Trumpeter Tony Glausi Earns National Recognition While Blazing His Own Trail.
By UO student Chelsea Fullmer
While practicing anything for 12 hours a week may seem excessive to some people, to musicians it is very conservative. Tony Glausi, however doesn’t believe that practicing the trumpet for endless hours each day will make him a better musician, defying convention on his way to earning national recognition.
“A lot of people practice a lot more than that, for four hours a day on their instrument, which I respect, and I’ve tried that before,” Glausi said. “But I just get bored. So if I can wake up, practice for an hour, have plenty of rehearsals that will tire me out, and then maybe find another hour, that is plenty.”
With one year left before his graduation, Glausi has already placed third in the National Trumpet Competition, earned Undergraduate College Outstanding Performance honors by Downbeat Magazine, finished first in the National Trumpet Competition’s Yamaha Jazz Division, and has been named Outstanding College Performer and Outstanding College Trumpeter at the Reno Jazz Festival. And that is all while as a UO student—he won the state trumpet solo competition twice while still in high school.
Clearly, Glausi’s practice schedule isn’t negatively affecting his talent or ability.
From trumpet to clarinet to flute and violin, music is everywhere in the Glausi family. His mother Carma, an experienced pianist and teacher, got all six of her children, including Tony, to tickle the ivory. Tony’s cousin also played the trumpet, which struck a chord in Glausi when he was just 10, and he has been playing ever since.
While a member of his middle school and high school bands, Glausi decided to look outwards, and joined the Portland Youth Jazz Orchestra and the Metropolitan Youth Symphony jazz band.
After applying to Northwestern, BYU, and USC, all schools with prestigious reputations in music, Glausi decided to come to the UO due to the personal outreach from Brian McWhorter, an associate trumpet professor in the School of Music and Dance.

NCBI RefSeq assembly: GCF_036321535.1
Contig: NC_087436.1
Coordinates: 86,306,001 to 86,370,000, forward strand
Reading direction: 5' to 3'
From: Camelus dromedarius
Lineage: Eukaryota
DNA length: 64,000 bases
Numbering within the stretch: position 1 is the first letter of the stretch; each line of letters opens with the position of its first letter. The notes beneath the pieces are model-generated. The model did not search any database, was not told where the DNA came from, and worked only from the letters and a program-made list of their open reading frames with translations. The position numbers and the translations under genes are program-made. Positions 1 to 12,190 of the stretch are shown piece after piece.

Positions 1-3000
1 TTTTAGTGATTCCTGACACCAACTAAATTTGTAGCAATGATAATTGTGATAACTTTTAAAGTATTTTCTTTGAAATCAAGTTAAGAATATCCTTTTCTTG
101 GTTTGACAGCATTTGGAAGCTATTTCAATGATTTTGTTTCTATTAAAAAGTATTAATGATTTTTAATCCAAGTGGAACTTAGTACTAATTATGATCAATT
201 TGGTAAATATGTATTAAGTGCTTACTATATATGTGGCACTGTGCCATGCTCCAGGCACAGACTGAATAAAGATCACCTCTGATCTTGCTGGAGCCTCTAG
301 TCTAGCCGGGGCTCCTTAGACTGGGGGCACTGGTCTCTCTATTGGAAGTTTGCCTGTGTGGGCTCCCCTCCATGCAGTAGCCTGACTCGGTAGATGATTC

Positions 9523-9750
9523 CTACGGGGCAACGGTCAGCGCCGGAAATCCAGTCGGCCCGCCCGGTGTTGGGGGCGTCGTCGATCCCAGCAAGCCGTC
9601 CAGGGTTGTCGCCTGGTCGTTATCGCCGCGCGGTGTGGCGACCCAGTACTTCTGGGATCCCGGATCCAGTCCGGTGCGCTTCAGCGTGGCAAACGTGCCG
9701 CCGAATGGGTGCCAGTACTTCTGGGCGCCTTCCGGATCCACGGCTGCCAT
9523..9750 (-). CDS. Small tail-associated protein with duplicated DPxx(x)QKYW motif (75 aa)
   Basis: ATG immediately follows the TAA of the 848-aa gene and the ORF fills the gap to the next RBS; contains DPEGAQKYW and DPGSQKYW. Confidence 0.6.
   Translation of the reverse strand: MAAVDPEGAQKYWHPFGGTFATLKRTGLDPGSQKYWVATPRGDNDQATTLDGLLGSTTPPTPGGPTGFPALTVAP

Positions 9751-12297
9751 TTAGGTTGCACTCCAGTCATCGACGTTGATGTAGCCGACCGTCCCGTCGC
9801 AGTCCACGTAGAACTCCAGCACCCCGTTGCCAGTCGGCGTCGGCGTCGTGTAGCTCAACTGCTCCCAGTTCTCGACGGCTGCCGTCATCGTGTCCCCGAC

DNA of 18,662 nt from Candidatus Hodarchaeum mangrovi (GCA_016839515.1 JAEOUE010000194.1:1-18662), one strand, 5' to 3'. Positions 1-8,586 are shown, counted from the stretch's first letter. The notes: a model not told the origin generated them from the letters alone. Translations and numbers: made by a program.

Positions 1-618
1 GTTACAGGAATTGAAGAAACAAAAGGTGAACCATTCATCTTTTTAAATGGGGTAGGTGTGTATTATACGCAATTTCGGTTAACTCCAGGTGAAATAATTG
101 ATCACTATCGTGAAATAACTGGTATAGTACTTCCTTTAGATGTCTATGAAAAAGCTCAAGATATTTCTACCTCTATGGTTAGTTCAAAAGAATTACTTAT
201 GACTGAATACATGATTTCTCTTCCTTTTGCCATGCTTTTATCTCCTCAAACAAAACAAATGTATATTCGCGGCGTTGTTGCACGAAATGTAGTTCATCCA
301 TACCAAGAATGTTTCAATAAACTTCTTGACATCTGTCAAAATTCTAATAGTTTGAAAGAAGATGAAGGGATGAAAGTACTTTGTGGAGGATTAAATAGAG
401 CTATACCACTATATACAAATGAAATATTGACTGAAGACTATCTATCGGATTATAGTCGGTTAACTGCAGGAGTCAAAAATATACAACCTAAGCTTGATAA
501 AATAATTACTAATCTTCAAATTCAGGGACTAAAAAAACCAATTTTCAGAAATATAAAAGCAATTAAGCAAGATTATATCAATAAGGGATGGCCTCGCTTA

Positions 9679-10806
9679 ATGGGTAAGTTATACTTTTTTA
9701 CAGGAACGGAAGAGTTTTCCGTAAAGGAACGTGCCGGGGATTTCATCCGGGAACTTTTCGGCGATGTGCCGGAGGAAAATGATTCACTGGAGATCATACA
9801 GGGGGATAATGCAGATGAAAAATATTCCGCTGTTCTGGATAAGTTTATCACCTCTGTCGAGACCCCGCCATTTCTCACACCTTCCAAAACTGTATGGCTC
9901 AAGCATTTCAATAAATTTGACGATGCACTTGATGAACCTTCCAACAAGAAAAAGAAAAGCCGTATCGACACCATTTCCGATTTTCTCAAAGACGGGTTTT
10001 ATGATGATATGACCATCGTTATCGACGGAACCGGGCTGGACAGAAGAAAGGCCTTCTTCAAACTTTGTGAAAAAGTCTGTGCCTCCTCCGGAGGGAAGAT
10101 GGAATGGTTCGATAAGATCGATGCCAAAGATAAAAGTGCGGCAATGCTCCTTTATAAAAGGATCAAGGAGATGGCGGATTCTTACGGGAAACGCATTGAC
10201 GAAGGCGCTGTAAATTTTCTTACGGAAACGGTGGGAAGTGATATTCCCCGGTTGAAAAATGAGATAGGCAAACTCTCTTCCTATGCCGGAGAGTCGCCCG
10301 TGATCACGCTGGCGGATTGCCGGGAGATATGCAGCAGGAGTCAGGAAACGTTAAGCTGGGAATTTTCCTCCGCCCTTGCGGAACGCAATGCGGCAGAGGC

“None of the other professors reached out to me, and Brian was actually calling me on the phone and saying ‘Hey, you should come to the UO,’” Glausi remembers.
Majoring in jazz studies, Glausi takes courses in such topics as composition and arranging. Besides obvious interests in music, Glausi also enjoys speaking Spanish, and will get to use those skills this summer on a six-week trip to Costa Rica. This recreational trip comes after Glausi joins other School of Music and Dance musicians on a two-week concert tour through France, Switzerland, and Italy.
While he excelled at trumpet throughout his schooling, Glausi also still finds time for the piano, and performs once a week with a jazz trio at Off the Waffle in Eugene.
“I feel like if I didn’t play the piano, I wouldn’t be as knowledgeable in general about music as a whole,” Glausi says about his piano playing.
After earning college credit from high school classes, Glausi came to the UO as a sophomore and will graduate in three years, at the age of 20. With just one year left at the UO, Glausi looks forward to taking some time off before most likely attending graduate school. But overall, he hopes to pursue a career in the profession that he loves.
“Most of the time, I think I’ll end up in a city I like first and foremost, playing music,” said Glausi.